PODCAST:

S4E8B – Second Variety (short story)*

SHOW NOTES:

Wherein the podcast returns to its origins and delves into another existential robot mystery by the great questioner of reality: Philip K.  Dick. I am joined by former co-host Richard Mehl a/k/a Rick, and we make for a tight duo this go round as we grapple with one of the author’s lesser known short stories. 

Ryan found this early cold war era tale a fun read. He agreed with other reviewers who have indicated that it is demonstrative of themes which PKD would spend greater amounts of his time on and become more well known for during the later years of his career. It was a great window into that perspective of the author’s developing voice. Rick felt more blase about the whole affair having a “it’s just typical Dick” take on things. He was rather jaded wading through the morose morass this author tends to weave with his characters and the stuff that confounds them. 

Rick didn’t get a chance to read our bonus story (Jon’s World), but we did briefly discuss the plot of that tale and its relationship to our subject matter as it was set in the same universe.

Since we were discussing two shorter works this episode we were able to sort of go through each one blow by blow. It was a zoomed-in look worthy of all the curvy plot twists and spin outs which the author wrote into each of the narratives. Hope you enjoy our story breakdowns and revisiting of PKD, about whom there always seems to be something new to discover and consider.

-Ryan

 

WRITTEN BOOK REVIEWS:

“Second Variety (1953)” by Philip K. Dick (short story) + Bonus: “Jon’s World (1954)” by Philip K. Dick (short story) 

Ryan: 3 1/2 Stars “…a post-apocalyptic cold war style tale early in this author’s career that contains entertaining edges and hints, emblematic of future efforts in plot ideation and explorations into uncertainties for which this author is known…

Rick: 2 Stars “…a paranoid experience in the final war between the United States and Russia where humanity lies on the brink and is about to pretty much extinct themselves with their own technology…

(Click the links to read full written reviews on Goodreads.com)

 

FUN FACTOIDS:

During the episode we mentioned that the two short stories discussed were published in a science fiction magazine (Space Science Fiction, May 1953) and science fiction anthology (Time to Come, 1954). You can read more basic information about these publications by clicking their cover art (right and left images) or visiting the Internet Speculative Fiction Database (a community cataloging website): http://www.isfdb.org.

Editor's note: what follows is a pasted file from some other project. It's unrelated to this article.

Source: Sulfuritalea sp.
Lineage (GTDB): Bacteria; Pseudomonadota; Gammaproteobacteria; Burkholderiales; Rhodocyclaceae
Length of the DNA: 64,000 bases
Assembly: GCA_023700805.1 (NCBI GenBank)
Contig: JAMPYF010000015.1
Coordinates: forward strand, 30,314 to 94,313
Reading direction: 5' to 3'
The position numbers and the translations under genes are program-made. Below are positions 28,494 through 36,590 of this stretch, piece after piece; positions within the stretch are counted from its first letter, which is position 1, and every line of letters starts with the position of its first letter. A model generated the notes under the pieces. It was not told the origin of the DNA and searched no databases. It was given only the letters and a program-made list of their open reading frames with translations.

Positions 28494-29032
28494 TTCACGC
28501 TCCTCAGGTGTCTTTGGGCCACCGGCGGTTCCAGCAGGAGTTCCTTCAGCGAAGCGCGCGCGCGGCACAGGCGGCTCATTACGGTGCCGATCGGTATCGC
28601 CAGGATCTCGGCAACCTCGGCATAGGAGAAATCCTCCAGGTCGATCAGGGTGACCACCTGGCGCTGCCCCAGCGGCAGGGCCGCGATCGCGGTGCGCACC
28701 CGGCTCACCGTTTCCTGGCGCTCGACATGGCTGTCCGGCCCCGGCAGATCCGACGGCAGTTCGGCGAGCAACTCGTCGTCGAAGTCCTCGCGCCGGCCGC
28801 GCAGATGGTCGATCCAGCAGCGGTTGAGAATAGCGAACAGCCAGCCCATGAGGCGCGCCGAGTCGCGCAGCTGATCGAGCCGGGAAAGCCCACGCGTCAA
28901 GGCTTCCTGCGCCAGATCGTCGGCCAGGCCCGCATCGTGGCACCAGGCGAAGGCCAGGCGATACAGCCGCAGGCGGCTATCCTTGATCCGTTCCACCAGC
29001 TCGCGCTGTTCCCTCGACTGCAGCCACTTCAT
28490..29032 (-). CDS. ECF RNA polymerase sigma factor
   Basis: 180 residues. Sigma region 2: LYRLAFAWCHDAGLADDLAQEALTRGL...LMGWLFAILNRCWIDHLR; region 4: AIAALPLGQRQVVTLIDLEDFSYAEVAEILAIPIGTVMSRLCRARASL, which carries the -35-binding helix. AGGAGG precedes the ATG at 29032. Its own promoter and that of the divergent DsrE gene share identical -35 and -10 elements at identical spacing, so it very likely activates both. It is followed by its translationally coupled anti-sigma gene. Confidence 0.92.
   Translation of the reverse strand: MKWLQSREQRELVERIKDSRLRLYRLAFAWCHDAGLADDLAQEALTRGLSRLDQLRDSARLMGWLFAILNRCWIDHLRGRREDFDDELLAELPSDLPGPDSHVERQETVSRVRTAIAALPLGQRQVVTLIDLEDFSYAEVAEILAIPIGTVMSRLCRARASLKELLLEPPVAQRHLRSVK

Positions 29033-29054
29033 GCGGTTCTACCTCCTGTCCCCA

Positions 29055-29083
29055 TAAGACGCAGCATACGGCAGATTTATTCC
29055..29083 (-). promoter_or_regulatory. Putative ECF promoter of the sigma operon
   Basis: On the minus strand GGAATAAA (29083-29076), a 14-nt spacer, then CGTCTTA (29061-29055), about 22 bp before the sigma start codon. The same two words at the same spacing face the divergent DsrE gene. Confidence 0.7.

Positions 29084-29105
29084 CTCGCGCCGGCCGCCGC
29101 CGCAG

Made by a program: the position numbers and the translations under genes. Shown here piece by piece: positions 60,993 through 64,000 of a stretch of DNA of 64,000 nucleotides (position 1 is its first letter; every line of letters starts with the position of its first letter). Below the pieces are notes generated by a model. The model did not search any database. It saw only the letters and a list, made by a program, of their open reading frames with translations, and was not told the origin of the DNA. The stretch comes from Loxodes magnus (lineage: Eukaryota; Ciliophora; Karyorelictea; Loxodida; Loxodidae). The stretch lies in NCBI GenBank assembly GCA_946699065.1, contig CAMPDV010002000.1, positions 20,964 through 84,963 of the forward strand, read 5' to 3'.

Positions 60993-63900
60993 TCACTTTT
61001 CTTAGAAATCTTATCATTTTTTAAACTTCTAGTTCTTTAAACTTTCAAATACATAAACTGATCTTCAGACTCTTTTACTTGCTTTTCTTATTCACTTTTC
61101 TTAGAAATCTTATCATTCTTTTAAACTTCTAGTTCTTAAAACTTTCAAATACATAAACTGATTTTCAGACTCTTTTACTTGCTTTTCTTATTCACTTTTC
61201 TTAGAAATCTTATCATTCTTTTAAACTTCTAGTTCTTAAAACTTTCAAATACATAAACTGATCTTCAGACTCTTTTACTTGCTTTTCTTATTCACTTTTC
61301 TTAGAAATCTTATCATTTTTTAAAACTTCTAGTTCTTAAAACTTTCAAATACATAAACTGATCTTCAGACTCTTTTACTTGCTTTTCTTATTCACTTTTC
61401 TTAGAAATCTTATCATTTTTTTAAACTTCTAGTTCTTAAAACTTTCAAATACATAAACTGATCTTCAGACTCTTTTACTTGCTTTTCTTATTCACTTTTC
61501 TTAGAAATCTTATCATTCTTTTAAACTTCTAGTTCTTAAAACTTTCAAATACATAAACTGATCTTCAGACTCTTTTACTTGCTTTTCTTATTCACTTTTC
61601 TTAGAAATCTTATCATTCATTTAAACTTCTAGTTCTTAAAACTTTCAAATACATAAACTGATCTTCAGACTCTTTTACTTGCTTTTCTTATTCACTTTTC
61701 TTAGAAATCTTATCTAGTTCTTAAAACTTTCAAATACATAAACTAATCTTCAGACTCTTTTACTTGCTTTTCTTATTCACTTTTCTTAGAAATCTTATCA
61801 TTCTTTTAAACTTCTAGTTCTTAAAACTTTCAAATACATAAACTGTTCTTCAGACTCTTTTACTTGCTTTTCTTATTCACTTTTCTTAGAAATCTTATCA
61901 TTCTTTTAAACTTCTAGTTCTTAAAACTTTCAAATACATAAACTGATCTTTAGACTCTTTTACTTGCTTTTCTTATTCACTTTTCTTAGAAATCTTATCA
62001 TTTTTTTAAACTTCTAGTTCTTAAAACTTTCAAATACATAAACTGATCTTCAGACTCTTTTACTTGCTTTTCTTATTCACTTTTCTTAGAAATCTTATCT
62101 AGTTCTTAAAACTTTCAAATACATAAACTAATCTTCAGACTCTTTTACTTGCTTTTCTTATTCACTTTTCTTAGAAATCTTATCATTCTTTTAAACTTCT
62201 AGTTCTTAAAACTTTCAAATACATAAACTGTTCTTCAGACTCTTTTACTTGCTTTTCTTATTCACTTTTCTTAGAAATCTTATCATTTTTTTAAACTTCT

The other podcast referenced during our episode which reviewed the bonus story (Jon’s World) is called  “American Writers (One Hundred Pages at a Time)” and their episode on that topic can be listened to here: https://hundredpages.podbean.com/?s=jon%27s+world or https://itunes.apple.com/us/podcast/american-writers-one-hundred-pages-at-a-time/id1207607233?mt=2&i=1000393771283. This story does not seem to be widely reviewed so it’s worth a listen if you want to know more about it.

If you want to read another review of our subject story (Second Variety) then check out this article by T.S. Miller concerning a different PKD anthology (The Adjustment Team: The Collected Stories of Philip K. Dick, Volume 2) which was written for science fiction magazine “Strange Horizons” and published on October 03, 2011: http://strangehorizons.com/non-fiction/reviews/the-adjustment-team-the-collected-stories-of-philip-k-dick-volume-2/.

The story “Second Variety” discussed on this episode can be read and listened to for FREE at these websites:

 

Philip K. Dick eventually moved away from short stories to focus more on novels, in part because of his frustrations with editors changing the stories without permission. One such occurrence, mentioned on the show, involved  a work titled “The King of the Elves,” which has been in film development off and on throughout the years: https://disney.fandom.com/wiki/King_of_the_Elves.

Lastly, the biography of Philip K. Dick that Ryan cited on the episode and which he has used in various other episodes where we covered works by this author is by Lawrence Sutin and called: “Divine Invasions: A Life of Philip K. Dick.” This work can be found here: https://www.amazon.com/Divine-Invasions-Life-Philip-Dick/dp/0786716231.

 

* DISCLAIMER: Please be advised that the views and opinions of the hosts and guests of NDIOS are completely their own and do not necessarily reflect the views and beliefs of the other hosts and guests or that of NDIOS.

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